“The ballpark will have a new name next year and new signage,” Schlesinger said.
The stadium, known as Miller Park since it opened in 2001, will become American Family Field under a 15-year naming rights deal with Madison-based American Family Insurance.
Without the traditional sellout crowd and pre-game tailgate parties in the parking lot, Opening Day will have a completely different feel, Schlesinger admitted.
“The stands will be empty and only essential personnel will be here. Frankly, I don’t anticipate a lot of pomp and circumstance,” he said.
Once the games begin, the Brewers schedule will be focused on National League Central Division opponents.
“It’s like we’re waking up in the middle of the season on July 24 and it’s a five-way race for the Central Division championship,” Stearns said. “That’s probably not too dissimilar than what we thought it was going to look like at the front-end of the season. We thought this was going to be a very hotly contested division. We’ve got an exciting pennant race coming up.”
At the same time, Stearns said he doesn’t view the shortened schedule as a “mad dash” to the finish line.
“We understand that every game is going to take on more importance because there are fewer games, but we also recognize that 60 games is a lot of baseball,” he said.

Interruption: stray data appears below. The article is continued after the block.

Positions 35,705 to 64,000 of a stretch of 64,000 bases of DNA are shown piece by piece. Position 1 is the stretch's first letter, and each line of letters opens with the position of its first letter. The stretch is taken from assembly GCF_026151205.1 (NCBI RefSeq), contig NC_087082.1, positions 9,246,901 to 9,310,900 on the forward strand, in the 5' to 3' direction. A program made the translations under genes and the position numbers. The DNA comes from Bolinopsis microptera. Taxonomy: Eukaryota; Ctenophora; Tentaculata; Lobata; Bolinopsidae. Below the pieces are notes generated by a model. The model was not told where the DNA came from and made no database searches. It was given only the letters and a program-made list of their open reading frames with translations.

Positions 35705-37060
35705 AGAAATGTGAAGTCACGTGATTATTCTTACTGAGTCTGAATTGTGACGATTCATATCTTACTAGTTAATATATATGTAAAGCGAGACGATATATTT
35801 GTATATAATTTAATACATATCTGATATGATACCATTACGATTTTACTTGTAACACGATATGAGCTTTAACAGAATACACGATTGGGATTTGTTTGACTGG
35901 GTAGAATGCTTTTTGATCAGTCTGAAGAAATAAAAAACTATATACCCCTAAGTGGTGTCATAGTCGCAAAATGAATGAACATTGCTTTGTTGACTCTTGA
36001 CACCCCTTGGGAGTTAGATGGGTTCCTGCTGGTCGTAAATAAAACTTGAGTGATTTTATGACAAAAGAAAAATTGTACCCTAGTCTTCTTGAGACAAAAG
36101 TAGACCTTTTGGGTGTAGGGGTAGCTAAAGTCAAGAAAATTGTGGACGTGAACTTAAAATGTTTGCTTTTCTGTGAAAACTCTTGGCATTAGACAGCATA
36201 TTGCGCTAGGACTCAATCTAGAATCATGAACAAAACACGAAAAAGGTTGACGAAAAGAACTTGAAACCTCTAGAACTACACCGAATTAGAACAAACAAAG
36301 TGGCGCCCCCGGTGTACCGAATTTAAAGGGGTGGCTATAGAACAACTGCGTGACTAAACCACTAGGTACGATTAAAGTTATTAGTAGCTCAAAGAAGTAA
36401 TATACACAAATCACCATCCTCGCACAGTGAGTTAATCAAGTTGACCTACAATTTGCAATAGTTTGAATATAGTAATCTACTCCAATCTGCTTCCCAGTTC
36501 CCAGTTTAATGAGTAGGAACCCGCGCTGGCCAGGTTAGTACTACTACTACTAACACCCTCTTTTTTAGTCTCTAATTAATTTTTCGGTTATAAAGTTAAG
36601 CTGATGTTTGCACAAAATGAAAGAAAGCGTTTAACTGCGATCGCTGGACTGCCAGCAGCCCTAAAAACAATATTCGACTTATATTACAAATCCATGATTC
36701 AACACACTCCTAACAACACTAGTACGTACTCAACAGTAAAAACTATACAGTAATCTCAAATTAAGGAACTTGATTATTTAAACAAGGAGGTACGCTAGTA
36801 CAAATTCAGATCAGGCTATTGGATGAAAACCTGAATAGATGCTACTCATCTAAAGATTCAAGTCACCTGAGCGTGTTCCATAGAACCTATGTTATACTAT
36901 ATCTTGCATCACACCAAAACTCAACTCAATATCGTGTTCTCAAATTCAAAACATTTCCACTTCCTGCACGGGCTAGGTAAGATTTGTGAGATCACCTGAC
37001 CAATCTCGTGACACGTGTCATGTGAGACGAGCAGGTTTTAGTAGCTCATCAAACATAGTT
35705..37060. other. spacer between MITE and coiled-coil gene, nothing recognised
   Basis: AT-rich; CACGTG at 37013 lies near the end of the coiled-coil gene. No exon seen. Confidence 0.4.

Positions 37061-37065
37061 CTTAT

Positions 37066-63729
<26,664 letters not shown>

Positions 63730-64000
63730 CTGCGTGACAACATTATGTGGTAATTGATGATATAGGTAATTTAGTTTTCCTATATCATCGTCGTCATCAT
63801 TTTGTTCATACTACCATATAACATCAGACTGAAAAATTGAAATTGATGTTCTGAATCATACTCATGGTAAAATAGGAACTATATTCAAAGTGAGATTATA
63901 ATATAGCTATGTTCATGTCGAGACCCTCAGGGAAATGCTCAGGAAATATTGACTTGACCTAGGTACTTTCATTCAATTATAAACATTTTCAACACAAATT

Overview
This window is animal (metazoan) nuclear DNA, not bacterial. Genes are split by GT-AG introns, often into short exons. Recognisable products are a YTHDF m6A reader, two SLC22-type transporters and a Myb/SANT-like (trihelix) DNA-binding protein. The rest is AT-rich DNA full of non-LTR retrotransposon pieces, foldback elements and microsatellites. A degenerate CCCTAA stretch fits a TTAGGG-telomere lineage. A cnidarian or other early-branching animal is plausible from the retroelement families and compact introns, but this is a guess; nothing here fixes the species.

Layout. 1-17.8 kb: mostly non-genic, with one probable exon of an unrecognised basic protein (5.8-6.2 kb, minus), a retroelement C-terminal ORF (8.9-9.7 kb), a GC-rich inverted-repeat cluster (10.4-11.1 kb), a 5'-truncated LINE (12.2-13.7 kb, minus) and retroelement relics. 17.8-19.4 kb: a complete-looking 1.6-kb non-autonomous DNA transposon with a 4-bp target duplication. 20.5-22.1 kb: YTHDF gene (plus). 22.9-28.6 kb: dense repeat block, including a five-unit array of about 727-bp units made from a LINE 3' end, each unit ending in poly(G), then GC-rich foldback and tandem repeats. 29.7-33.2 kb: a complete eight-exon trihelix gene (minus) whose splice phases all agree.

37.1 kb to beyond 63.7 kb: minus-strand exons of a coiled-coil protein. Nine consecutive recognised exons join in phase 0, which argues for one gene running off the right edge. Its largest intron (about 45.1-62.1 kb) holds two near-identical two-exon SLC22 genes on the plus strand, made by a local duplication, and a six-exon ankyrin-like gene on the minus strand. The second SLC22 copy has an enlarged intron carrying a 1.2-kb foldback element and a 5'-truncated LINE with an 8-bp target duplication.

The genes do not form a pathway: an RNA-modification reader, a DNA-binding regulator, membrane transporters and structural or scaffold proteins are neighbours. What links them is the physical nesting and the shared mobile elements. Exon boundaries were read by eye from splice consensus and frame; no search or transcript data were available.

New rules will also be implemented, including having teams begin each extra inning with a runner at second base.
“I really like it. It’s something that I’ve advocated for a while,” Stearns said. “We’ve seen it in the Minor Leagues, we’ve seen it in International play. It creates a really exciting scenario. From a baseball operations and personnel management perspective, some of the more challenging things we deal with is recovering from a 15-inning or 18-inning games. They can impact you for weeks after that.”
Stearns is convinced that fans will eventually embrace the change.
“Fans, once they get used to it, are really going to enjoy it because it does provide immediate excitement and immediate action and presents a whole lot of interesting strategic questions for teams and managers to digest,” he said.
The return of baseball is an important move, both inside and outside the sports world, Schlesinger insisted.
“This is a crisis that has affected all of us,” Schlesinger said. “I think we, as participants in this pastime, have an obligation to the country and the fans to provide this game and enjoyment and bring connectivity to people who may differ vastly politically but who love baseball. This is an opportunity for baseball to shine.”